The Newest Israel-Iran Missile Battle
When Defense Secretary Robert Gates arrives in Israel today, a source in Israeli intelligence tells The Daily Beast’s Gerald Posner, he’ll hear about a failed test for a critical defensive missile shield that the U.S. has helped develop—a key strategic component in the face-off with Iran.
Defense Secretary Robert Gates will be in Israel today for the first time since the middle of the last Bush administration, and his one-day talks, held with Israeli Prime Minister Benjamin Netanyahu and Defense Minister Ehud Barak, will center on Israel’s nervousness over Iran’s nuclear program. Specifically, The Daily Beast has learned, the Israelis will focus on a missile-defense shield test that was partially aborted just last Wednesday.
Gates is the one national-security hangover from the Bush years, a presidency that left Israel virtually unchecked during the past eight years, and is considered by the Israeli leadership to be their best Cabinet friend. “If Gates won’t listen to us,” an Israeli intelligence officer tells me, “that’s a problem.”
The test in question involved an Arrow II interceptor, jointly developed by Boeing and Israel Aerospace and a key component of Israeli defensive plans going forward. In 2007, the Arrow II passed two successful flights, and since then Israel has tested it nearly 20 times. Although, according to the Israeli intelligence source, it passed 90 percent of those firings, most did not have simulated missile interceptions. The Arrow II evidently demonstrated on Wednesday that it worked seamlessly with a cutting-edge U.S. defensive-ballistic-missile network, which was recently relocated to Hawaii as a counterweight to a possible North Korean missile launch. But the rest of the exercise—meant to intercept and destroy a missile fired in air by a C-17 aircraft—was scrapped due to a “systems glitch,” says the Israeli intelligence source, leaving the Israelis uncertain of its effectiveness.
“If Gates won’t listen to us,” an Israeli intelligence officer tells The Daily Beast, “that’s a problem.”
Since 1991, when Saddam Hussein’s SCUDs hit Israel at will during the first Gulf War, the Israelis have been preoccupied with missile defense. If the Obama administration won’t unleash the Israelis to bomb the Iranian nuclear facilities, will the U.S. at least guarantee it will provide the Jewish state with a “defensive umbrella?” Secretary of State Hillary Clinton—the Israelis’ second-favorite Cabinet officer, largely because when she was a New York senator her voting record and public pronouncements on Israel were sterling—recently raised the idea of a regional missile defense. This could take the form of extra American subsidies for the Arrow II or more coordination from U.S. intelligence and the Pentagon in developing the Arrow into a potent defender.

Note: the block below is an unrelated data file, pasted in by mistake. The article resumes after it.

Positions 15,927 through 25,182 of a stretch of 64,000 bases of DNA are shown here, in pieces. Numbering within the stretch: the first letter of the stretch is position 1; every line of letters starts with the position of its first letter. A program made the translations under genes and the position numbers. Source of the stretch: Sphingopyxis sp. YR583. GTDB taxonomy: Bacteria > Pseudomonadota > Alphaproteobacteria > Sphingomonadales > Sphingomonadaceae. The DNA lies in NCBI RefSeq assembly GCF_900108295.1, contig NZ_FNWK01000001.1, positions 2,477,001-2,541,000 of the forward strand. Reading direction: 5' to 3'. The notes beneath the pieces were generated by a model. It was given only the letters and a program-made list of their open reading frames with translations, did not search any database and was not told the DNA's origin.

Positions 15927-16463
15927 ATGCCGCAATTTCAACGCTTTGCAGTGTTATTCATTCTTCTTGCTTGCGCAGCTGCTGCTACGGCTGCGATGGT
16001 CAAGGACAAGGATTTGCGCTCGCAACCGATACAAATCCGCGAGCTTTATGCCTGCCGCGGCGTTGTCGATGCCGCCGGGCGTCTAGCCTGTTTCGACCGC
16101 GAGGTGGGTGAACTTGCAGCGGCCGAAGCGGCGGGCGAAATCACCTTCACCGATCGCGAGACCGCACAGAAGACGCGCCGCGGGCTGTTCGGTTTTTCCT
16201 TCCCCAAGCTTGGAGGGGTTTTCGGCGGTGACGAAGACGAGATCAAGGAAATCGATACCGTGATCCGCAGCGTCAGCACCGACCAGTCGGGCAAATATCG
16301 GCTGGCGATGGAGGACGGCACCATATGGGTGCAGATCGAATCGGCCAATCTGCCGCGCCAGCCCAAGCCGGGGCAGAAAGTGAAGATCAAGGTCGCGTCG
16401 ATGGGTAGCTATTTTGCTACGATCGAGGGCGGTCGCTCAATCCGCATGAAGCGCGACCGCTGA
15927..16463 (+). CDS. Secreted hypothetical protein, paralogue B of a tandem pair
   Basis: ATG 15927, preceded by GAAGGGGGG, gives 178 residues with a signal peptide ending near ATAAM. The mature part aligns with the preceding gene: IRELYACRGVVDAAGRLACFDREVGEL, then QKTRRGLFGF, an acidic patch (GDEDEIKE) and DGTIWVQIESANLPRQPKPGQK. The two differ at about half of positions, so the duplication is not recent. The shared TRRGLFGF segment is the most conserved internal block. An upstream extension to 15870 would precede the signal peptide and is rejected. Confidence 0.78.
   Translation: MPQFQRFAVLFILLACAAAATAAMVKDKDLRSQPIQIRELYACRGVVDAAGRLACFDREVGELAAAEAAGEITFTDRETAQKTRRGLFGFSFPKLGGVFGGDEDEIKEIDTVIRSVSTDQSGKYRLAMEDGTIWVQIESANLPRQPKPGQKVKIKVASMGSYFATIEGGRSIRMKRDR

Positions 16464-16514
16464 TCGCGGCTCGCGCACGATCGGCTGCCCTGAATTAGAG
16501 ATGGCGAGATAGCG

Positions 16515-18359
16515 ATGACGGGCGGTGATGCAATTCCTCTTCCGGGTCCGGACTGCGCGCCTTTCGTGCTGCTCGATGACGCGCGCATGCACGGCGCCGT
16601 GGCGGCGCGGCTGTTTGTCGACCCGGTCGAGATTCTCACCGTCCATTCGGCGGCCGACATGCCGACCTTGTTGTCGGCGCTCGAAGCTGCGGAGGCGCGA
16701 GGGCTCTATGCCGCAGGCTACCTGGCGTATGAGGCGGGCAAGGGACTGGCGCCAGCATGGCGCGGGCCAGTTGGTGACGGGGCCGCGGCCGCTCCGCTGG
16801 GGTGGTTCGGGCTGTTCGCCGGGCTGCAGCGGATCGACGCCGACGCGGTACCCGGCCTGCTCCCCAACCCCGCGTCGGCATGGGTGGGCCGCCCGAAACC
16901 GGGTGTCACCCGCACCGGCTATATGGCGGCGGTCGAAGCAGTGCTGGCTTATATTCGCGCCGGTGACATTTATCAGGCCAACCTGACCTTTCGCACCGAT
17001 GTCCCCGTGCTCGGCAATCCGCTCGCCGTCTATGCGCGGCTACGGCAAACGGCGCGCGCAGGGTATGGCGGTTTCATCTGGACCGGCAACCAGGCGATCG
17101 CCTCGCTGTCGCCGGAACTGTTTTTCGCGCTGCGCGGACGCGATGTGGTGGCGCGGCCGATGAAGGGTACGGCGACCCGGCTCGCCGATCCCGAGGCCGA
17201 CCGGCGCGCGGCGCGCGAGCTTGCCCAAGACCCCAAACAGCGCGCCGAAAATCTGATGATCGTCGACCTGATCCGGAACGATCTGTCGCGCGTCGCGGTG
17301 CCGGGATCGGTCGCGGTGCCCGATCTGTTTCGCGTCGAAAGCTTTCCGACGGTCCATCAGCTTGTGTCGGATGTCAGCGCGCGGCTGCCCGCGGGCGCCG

The Israelis are openly impatient with President Obama’s end-of-year deadline for Iran to meet an amorphous standard of some progress, but realize that Gates will not veer from the administration’s no-attack policy. The U.S. Defense Department has made it clear that Gates will not give Israel a green light to launch a preemptive strike on Iran. Mike Mullen, the chairman of the Joint Chiefs of Staff, has pointedly said that an Israeli strike on Iran would destabilize the entire region. Earlier this month, when Vice President Joe Biden opened the door ever so slightly to preemptive Israeli action, by saying that the U.S. “cannot dictate” Israel’s military decisions, President Obama slammed the door shut firmly two days later when he told CNN that the U.S. would “absolutely not” give Israel permission for any strike.
The Israelis are pragmatists and the consensus appears to be that in light of the Obama administration’s desire to engage Iran and give Tehran time to show progress, even getting a firm commitment for significantly more military assistance from Gates might be near-impossible. But that doesn’t mean they won’t have a full court press on Monday. While their own intelligence reports confirm what other Western agencies have concluded—that Iran is at least a year away from having nukes—they will argue "time is of the essence." Whether Gates will carry that message back to Washington with any conviction is an open question.